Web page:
Chapter 2

Anthony Halliday was Travers' best friend since boyhood and was engaged to Travers' one-year-younger sister, Emily, to be married a week from this day. But then, the war happened, and Anthony left to make the world a safer place for his fiancé, avowing to return for her when all was safe and good. Two months pregnant with their first child already, Emily impatiently awaited for his return for them to continue the wedding plans and be together again. But, on the first day of the first month that Anthony had been away, tragedy struck.

A bomb had been planted in the theater, set to explode at precisely 11:15 p.m. which was the designated time of the ending of intermission of the original production, "Birds of a Feather." Emily had just retaken her seat between parents David and Monica and her little brother, only seven years old, when the bomb exploded. No one knew it was coming, and no one made it out alive.

The explosion served as the official declaration of war on the Pardean people, a true shock for those who read and scoffed at the news, not believing it. Military officers were assembled and barely had enough time to train their soldiers, as three more bombs exploded within the next week.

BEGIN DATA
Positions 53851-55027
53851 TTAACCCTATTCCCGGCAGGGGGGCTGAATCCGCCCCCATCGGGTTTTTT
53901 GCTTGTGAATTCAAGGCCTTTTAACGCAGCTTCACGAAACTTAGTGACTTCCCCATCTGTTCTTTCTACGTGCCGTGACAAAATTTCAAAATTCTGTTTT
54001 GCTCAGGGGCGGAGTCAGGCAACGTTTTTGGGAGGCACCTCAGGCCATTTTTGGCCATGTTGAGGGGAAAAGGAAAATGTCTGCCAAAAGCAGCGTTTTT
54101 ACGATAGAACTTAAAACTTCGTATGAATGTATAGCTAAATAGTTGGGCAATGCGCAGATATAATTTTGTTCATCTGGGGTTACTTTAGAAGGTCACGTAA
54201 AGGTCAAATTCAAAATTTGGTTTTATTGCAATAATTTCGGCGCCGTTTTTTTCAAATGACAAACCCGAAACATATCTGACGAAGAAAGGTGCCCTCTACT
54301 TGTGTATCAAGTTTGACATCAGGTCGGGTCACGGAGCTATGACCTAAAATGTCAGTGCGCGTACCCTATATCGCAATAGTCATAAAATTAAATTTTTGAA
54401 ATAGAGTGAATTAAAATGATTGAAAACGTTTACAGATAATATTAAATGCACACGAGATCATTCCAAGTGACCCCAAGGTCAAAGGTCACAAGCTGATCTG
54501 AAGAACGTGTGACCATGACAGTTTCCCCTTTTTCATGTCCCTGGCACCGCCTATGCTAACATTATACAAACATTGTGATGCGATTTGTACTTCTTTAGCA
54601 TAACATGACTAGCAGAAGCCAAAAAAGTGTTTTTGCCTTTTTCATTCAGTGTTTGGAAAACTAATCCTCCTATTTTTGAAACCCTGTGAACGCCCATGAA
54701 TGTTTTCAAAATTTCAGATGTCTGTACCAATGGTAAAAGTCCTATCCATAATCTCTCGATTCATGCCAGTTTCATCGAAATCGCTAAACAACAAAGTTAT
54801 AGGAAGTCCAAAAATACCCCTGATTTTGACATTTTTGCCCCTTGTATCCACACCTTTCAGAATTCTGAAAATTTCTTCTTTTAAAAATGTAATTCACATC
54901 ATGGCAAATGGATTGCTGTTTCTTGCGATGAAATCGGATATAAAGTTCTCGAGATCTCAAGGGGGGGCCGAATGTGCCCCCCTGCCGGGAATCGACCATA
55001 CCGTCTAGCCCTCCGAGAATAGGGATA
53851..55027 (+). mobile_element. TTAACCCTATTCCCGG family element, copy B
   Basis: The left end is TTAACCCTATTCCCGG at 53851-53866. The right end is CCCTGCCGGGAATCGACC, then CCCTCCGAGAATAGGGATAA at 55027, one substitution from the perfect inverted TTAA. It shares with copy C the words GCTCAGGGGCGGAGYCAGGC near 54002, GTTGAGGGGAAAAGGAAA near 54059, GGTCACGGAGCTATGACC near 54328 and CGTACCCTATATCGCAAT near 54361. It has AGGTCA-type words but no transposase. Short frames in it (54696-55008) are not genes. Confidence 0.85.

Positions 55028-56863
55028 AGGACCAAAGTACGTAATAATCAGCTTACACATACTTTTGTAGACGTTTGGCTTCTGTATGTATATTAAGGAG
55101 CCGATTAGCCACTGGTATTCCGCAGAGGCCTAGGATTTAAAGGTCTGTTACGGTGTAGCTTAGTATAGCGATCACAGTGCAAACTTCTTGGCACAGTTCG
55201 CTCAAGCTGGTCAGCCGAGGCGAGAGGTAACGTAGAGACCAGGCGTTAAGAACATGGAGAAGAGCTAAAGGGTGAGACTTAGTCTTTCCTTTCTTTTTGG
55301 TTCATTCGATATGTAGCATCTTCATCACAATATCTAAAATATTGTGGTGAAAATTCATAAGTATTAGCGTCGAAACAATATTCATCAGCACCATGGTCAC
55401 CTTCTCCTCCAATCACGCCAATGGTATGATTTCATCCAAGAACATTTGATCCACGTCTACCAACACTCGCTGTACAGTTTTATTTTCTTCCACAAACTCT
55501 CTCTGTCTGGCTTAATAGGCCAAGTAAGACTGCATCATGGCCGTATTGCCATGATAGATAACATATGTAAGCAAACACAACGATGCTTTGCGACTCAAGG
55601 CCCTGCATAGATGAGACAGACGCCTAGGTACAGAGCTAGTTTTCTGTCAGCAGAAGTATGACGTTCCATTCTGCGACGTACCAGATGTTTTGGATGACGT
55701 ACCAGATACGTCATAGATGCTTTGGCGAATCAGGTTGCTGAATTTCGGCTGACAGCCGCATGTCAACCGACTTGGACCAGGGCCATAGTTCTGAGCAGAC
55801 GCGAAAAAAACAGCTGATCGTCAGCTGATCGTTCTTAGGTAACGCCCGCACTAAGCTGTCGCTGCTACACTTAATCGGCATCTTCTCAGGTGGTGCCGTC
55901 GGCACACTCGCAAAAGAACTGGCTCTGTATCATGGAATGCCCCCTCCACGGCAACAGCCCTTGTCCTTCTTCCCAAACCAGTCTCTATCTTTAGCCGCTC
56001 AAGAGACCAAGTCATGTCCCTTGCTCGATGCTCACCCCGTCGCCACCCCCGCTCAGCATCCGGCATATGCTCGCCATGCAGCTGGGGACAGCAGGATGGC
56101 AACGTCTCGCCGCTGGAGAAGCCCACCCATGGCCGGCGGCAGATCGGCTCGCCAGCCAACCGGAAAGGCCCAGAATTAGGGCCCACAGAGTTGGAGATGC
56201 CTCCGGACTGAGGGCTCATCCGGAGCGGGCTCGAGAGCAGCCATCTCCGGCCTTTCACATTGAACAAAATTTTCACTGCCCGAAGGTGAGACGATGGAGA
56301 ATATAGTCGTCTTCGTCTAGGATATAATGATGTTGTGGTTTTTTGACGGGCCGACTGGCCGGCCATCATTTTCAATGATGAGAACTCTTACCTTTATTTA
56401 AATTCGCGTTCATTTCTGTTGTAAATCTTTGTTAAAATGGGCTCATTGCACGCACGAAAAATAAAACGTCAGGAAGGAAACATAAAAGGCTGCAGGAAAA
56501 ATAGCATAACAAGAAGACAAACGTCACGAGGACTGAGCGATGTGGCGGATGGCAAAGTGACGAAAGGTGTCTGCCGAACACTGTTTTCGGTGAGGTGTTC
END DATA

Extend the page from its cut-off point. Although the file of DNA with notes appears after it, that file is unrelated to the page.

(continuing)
As men of 15 years and older were taken out of schools to serve for Pardea, all women and younger children were moved to underground burrow-like homes. Only about half of the Pardean women survived the dark, damp state of life, with only roughly a quarter of the children resurfaced. Travers' girlfriend, Annabell, was not among the lucky survivors.

The hardships of war had latched onto Travers' heart, squeezing it and wearing it thin, ridding it of most feelings and giving it the standard job of pumping blood. The once-dancing and sparkling green eyes became faded, dulling and darkening beyond repair. His once-smiling pink lips turned white and planted in a straight line. The memories of the battle haunted his days and rattled his nights, making him so paranoid as he started to always sleep with a knife on his bedside from then on. He used to play beautiful music on his acoustic guitar, but the instrument remained untouched on its stand in the corner of his bedroom, untouched since the war. Music only reminded him of his losses, and he couldn't bear the memories of before the war; they were almost as bad as those of the war itself.

The End

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